After an off-season filled with the usual wheeling and dealing, it’s finally time to play ball. Yes, Major League Baseball has returned, and you have more choices than ever for how to quench your thirst for America’s pastime on Android.
The cable networks don’t always make it easy, but we’ll get you through all the particulars that come with how to stream your games on Android, including your options with Chromecast. But you also need the right apps, and the good news here is there have been some nice improvements to many of the ones that you need.
New prices, rules for streaming
Major League Baseball was one of the first sports leagues to truly embrace mobile and digital platforms with MLB.TV and its accompanying app.
The full subscription package is really a deal at $110 when you consider it gets you every single game on the 2016 calendar. That price is even a 15 percent cut from last year. Usually at this point we’d recommend you mind the blackout restrictions, but MLB has finally blasted much of that nonsense out of the park with a new feature: Follow Your Team.
According to MLB, “if and when available in your area” you’ll be able to watch team telecasts without the blackout rules that normally keep you from watching local teams. Of course, you’ll have to have a valid subscription to a regional sports network, but it’s still a big improvement over the previous rules.
That’s why one of the packages is a single team offer, which will cost you $85 for the year. But you should check out the blackout limitations for your current team as the wrinkles are still being ironed out for this brave new world.
To put your subscription to use on an Android phone or tablet, you need to grab the MLB.com At Bat app, which you can also use to cast the content to any Google Cast-enabled device. You can see the full list, but you can bank on just about any major piece of hardware working with MLB’s service.
Get ready for your fantasy league
Not surprisingly, those apps are updated and are ready to go for another season. Of course, daily fantasy sports hasn’t been without controversy, coming under fire from several states as little more than legalized gambling. So if you want to try your hand, make sure you know how your state government . Legal Sports Report, a site that covers the other side of sports, has a helpful guide.
If you’re into more of the traditional slog-it-through-the-season variety of fantasy sports, there are plenty of options. I’ve always found ESPN Fantasy Baseball to be the tops, and the sports network has had a good track record of late in adhering fairly close to Google’s Material Design principles.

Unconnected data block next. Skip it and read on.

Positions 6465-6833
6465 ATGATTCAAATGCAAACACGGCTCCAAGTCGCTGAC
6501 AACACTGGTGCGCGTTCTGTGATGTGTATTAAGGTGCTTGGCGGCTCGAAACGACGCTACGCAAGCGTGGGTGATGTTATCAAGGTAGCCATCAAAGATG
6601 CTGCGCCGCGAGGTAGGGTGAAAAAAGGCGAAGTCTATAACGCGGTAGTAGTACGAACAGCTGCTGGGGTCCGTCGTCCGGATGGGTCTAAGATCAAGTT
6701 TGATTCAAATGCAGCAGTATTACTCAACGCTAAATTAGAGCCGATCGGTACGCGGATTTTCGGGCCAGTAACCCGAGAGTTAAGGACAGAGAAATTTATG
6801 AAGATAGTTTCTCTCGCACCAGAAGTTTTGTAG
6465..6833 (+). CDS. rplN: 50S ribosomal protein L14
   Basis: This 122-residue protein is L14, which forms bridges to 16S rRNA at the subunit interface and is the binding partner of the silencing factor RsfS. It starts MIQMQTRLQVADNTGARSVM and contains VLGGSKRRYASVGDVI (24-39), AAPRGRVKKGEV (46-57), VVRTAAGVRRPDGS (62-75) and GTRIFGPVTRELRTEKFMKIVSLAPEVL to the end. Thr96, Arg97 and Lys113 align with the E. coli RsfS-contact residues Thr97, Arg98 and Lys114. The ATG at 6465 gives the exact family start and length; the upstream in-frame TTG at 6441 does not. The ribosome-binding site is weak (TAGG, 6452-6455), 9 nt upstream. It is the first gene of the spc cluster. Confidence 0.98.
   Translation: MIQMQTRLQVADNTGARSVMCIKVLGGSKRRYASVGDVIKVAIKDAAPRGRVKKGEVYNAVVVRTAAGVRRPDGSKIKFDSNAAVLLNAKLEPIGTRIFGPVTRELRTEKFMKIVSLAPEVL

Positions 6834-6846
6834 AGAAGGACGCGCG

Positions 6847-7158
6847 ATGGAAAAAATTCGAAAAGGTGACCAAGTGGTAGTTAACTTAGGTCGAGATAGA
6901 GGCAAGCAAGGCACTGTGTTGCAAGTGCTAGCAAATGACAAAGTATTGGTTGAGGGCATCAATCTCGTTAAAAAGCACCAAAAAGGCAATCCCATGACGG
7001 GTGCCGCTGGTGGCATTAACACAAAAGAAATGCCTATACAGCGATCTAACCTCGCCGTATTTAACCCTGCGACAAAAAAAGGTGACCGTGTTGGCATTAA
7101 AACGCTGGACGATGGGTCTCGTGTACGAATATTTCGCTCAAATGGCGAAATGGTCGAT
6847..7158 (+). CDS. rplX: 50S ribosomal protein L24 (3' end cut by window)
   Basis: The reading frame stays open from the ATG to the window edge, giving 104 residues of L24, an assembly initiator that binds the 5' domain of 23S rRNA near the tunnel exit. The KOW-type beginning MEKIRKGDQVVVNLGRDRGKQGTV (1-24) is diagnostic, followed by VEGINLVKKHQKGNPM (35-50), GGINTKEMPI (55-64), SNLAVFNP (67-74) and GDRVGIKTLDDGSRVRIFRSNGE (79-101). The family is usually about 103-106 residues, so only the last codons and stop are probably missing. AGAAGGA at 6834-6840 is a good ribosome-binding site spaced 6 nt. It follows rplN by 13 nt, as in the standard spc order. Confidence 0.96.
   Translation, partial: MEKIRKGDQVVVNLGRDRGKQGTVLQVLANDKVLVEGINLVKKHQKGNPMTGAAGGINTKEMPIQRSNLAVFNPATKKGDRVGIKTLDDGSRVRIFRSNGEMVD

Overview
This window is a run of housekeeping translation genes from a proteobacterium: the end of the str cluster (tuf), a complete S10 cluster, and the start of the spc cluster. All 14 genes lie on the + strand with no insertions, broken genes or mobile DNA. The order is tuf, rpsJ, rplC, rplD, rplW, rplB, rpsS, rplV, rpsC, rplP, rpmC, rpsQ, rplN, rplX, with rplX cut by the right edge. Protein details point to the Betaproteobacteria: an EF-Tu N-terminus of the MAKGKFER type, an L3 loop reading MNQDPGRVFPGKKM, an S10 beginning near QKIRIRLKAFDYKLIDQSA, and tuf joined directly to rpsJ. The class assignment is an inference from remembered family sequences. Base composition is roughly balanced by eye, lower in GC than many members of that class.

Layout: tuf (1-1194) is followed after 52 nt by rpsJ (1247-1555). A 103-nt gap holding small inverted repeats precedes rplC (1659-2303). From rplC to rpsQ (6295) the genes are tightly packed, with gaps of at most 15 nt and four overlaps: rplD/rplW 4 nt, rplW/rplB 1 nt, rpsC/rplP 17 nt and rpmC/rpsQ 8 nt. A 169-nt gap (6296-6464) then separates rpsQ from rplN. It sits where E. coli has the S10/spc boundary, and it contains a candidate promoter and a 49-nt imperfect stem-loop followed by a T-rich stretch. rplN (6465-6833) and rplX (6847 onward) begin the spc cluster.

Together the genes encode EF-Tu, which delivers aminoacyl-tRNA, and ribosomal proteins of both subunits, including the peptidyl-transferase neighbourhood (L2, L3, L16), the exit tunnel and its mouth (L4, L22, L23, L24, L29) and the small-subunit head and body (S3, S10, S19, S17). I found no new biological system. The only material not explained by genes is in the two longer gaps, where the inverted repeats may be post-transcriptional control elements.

But if you play with Yahoo, or CBS Fantasy Sports (another well-designed app) you’ll be happy to see a lot of improvements in design and usage speed. Yahoo is still kind of a mess on tablets, which is still too common of a problem amongst many Android apps.
Sports updates galore
If you’re not a diehard baseball fan, maybe all you want is to be able to check scores and get real-time updates. If the streaming service is too much, $20 to MLB.tv gets you a full season of live radio broadcasts, in-game highlights, and a free game of the day broadcast. If you want to just try out the service to see if you like it, you can do a monthly subscription for $3 per month.
ESPN is still my favorite because it can serve as a hub for all your other sports needs. When you create a profile (still no automatic signing in via Google, sigh), you can select favorite teams and then customize how often to get a push alert. You can get pinged for every scoring play, the final, close games, or team news. It can get overwhelming, so proceed with caution.
And don’t forget about Google. All you have to do is speak your team’s name into the voice command search and get a score and schedule update. Tell Google Now your favorite sports team and you’ll get a daily card about who they’re playing and updated scores. It’s solid enough if you don’t need the extras, but it probably won’t replace a dedicated sports app if you want insider news.
Don’t forget a rather neat app called MLB.com Ballpark should you head to a game this year. It tells you where all the tasty food is (including those all-important restrooms) and tracks your past visits, which is helpful should you go on one of those rite-of-passage trips around the country to hit all the major ballparks.
This is the best set of digital tools yet in preparation for another season of baseball. It promises to be an exciting year, so make sure your phone is ready to do with the right apps for Opening Day.